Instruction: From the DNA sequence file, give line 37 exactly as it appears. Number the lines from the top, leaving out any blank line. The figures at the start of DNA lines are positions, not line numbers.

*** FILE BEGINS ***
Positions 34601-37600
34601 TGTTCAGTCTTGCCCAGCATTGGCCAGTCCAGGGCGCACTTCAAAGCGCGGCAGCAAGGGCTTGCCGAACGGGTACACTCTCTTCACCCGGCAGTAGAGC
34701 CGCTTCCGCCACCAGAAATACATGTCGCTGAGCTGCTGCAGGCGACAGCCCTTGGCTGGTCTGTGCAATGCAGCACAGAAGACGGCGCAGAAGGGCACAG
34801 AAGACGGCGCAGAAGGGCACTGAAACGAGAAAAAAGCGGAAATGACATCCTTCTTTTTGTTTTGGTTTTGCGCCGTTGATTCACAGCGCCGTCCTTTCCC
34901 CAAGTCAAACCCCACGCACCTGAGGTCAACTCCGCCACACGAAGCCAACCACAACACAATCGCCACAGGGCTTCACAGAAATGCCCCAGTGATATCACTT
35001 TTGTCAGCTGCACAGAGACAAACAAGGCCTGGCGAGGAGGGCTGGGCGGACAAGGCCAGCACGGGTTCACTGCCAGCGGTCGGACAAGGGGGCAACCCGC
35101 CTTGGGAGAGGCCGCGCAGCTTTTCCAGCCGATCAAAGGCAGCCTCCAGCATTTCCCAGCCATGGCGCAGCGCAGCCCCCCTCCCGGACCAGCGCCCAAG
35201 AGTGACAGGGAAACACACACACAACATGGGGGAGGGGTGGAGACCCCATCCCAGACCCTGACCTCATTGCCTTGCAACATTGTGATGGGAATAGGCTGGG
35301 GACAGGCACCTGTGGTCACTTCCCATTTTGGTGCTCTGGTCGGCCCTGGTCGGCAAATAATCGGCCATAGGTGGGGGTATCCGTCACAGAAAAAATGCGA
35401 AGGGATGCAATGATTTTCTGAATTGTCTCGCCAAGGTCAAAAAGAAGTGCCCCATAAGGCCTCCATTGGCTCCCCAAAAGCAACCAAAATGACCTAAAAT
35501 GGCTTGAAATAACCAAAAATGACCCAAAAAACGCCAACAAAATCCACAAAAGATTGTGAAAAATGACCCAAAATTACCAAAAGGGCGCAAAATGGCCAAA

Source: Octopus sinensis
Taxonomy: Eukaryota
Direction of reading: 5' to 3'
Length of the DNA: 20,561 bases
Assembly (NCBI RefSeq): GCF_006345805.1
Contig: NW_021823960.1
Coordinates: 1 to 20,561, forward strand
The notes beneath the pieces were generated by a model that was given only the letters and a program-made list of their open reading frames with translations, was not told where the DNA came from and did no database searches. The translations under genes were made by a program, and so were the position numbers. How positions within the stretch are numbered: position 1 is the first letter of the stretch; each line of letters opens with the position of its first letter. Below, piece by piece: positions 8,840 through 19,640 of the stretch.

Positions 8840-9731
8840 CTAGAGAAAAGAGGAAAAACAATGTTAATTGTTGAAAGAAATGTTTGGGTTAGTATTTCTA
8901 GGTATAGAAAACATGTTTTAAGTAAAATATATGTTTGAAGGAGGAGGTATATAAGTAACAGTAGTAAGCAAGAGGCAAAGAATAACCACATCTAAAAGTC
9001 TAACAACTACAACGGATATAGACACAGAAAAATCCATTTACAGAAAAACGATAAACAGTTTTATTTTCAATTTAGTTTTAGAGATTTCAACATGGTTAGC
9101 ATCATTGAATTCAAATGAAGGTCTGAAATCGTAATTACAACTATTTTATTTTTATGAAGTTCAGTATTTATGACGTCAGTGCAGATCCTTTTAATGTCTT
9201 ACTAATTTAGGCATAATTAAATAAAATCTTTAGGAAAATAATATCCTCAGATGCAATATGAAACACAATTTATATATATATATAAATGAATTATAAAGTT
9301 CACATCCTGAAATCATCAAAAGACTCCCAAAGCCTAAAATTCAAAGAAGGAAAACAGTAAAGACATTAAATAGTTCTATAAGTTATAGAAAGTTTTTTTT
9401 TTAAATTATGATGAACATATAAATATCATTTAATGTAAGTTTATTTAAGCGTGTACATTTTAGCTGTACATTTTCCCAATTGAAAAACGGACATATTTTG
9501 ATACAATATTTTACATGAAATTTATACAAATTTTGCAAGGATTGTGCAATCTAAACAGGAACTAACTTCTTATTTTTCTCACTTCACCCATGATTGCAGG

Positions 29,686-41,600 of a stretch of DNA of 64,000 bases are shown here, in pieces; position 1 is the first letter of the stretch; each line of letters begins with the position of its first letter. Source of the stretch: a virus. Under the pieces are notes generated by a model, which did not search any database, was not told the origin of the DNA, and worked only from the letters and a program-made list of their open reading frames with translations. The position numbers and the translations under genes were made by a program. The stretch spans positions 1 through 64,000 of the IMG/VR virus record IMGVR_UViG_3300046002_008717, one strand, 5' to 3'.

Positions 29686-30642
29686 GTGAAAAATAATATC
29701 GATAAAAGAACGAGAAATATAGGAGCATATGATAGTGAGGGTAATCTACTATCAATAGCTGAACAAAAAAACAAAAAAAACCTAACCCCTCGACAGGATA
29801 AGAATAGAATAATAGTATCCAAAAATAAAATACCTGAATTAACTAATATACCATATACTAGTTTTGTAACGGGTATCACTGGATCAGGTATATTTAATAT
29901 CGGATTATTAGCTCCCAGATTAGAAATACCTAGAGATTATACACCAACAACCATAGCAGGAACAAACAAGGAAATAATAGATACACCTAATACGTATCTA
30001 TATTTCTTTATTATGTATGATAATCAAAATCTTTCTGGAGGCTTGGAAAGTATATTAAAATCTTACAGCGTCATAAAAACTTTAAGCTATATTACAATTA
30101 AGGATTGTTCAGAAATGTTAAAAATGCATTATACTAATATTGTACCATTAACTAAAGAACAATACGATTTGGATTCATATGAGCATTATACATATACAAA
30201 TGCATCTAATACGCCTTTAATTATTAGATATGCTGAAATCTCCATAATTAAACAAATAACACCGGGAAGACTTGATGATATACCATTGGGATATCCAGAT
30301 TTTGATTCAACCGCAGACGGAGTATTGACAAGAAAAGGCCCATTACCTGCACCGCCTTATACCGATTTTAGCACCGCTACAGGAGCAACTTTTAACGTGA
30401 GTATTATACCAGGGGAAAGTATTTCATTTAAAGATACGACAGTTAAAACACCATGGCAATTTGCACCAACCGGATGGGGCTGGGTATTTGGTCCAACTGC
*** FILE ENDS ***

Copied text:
30201 TGCATCTAATACGCCTTTAATTATTAGATATGCTGAAATCTCCATAATTAAACAAATAACACCGGGAAGACTTGATGATATACCATTGGGATATCCAGAT